Hitchcock picks veteran over rookie in playoffs

VOORHEES, N.J. -- The Philadelphia Flyers need Robert Esche
to block shots better than he predicts.

Less than a month ago, Esche said rookie Antero Niittymaki would be the Flyers' starting goaltender in the playoffs. On Wednesday, coach Ken Hitchcock gave the job to Esche. Considering Esche played seven of the last nine regular-season games, the decision was no surprise.

"We have two really good goaltenders," Hitchcock said. "We wanted to see how Robert's season unfolded once he got healthy. There were a lot of ebbs and flows since January. Our feeling was
we wanted to start with the experienced player and go from there."

The Flyers finished second behind the New Jersey Devils in the
Atlantic Division and fifth in the Eastern Conference. They'll meet
the Sabres in the best-of-seven first-round series, starting
Saturday in Buffalo.

Esche missed one month with a groin injury and finished 22-11-5
with an .897 save percentage. Niittymaki was 23-15-6 with an .895
save percentage. Both players had a 2.97 goals-against average.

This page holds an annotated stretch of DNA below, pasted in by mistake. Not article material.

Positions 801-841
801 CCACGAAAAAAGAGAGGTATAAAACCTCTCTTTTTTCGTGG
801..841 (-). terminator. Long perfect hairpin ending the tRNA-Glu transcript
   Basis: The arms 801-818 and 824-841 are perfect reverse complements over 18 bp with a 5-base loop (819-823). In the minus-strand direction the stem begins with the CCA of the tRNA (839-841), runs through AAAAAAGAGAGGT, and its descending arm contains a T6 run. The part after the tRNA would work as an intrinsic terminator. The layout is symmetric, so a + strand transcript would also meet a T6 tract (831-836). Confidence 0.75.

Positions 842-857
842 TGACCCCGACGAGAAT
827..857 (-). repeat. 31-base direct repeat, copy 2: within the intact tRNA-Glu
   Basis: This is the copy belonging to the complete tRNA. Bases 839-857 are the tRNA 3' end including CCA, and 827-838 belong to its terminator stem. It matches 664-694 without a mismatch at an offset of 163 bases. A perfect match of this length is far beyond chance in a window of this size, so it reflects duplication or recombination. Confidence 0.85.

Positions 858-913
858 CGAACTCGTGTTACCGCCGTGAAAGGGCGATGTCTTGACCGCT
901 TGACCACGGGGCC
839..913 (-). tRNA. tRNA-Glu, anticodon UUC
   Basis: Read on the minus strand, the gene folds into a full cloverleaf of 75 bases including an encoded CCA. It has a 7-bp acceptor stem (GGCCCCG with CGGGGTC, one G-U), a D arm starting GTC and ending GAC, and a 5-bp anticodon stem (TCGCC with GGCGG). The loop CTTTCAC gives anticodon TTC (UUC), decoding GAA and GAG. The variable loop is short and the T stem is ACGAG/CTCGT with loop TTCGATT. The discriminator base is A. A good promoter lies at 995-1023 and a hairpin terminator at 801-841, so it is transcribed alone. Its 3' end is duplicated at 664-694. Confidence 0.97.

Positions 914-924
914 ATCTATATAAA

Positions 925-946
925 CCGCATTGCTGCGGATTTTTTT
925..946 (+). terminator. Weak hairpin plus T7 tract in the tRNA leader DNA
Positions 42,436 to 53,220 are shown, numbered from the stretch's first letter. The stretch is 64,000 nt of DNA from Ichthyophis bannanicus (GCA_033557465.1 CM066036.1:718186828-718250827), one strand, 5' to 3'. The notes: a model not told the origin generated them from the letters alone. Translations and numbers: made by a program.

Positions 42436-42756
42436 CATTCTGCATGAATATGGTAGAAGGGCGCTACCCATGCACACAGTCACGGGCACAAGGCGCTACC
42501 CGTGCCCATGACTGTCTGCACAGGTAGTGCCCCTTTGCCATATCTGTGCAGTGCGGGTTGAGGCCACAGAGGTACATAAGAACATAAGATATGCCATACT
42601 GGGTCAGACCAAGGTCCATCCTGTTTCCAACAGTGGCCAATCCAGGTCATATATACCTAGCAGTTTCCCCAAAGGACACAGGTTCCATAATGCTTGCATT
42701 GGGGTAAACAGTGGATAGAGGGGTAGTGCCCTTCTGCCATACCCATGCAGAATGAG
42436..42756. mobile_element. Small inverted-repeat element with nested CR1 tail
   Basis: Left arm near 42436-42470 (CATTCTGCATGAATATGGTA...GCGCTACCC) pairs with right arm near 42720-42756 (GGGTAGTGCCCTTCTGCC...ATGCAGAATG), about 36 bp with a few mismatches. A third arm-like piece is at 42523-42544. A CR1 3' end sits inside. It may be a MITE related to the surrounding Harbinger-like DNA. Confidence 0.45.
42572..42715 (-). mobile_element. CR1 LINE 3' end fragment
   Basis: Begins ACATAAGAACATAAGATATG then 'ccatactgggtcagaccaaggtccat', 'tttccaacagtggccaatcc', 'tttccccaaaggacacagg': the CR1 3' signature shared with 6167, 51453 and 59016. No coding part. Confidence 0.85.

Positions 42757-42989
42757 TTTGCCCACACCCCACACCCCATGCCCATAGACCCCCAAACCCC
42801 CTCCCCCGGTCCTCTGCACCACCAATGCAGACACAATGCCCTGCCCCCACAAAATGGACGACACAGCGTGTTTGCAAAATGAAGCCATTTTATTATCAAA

"My game has been pretty solid since I got back from the
injury," Esche said. "After the Olympics, it went up a level. In
the last few weeks, it went up a level. I still think I have more
to offer."

Esche was outstanding during the playoffs two years ago, leading
the Flyers within one victory of the Stanley Cup finals. Overall,
he's 11-7 with a 2.31 goals-against average in 19 postseason games.

Niittymaki helped the AHL's Philadelphia Phantoms win the Calder Cup last season, and was the tournament MVP of the Olympics two
months ago when he led Finland to the silver medal. Esche played
one game for the United States, a loss against Russia.

Niittymaki started 17 straight games when Esche went down with a
groin injury in mid-December. He helped the Flyers go 8-2-1 during
an 11-game road trip.

"It certainly wasn't based on anybody's poor play and that's
what made it such a difficult decision," Hitchcock said. "I
really felt strongly about letting it play out. It wasn't a
competition between two goalies.

"This was watching a veteran goalie to see if he can get his
game in order and he did and he found his game and he found his
personality and he accepted the responsibility that goes with the

Hitchcock has no plans to flip-flop his goalies in the playoffs,
though he pulled Esche in an important game against the Devils
after falling behind 3-0 in the second period Sunday.

"When you start a goalie, you expect him to go the distance,"
Hitchcock said.